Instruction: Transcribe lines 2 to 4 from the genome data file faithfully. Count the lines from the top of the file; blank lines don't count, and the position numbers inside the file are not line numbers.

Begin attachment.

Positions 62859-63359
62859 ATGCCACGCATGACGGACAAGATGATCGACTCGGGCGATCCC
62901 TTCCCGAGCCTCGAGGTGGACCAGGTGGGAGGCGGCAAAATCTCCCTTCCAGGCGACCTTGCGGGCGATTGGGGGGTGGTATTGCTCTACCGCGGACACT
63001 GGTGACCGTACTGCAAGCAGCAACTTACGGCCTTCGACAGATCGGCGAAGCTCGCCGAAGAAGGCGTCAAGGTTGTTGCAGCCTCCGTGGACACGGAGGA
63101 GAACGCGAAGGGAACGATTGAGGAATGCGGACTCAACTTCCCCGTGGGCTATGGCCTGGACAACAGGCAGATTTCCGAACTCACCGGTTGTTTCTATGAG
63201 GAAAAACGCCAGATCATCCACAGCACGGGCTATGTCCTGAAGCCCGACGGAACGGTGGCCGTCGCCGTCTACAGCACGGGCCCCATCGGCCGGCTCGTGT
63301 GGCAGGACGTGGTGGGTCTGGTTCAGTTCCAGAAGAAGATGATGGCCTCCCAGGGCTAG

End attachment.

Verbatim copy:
62859 ATGCCACGCATGACGGACAAGATGATCGACTCGGGCGATCCC
62901 TTCCCGAGCCTCGAGGTGGACCAGGTGGGAGGCGGCAAAATCTCCCTTCCAGGCGACCTTGCGGGCGATTGGGGGGTGGTATTGCTCTACCGCGGACACT
63001 GGTGACCGTACTGCAAGCAGCAACTTACGGCCTTCGACAGATCGGCGAAGCTCGCCGAAGAAGGCGTCAAGGTTGTTGCAGCCTCCGTGGACACGGAGGA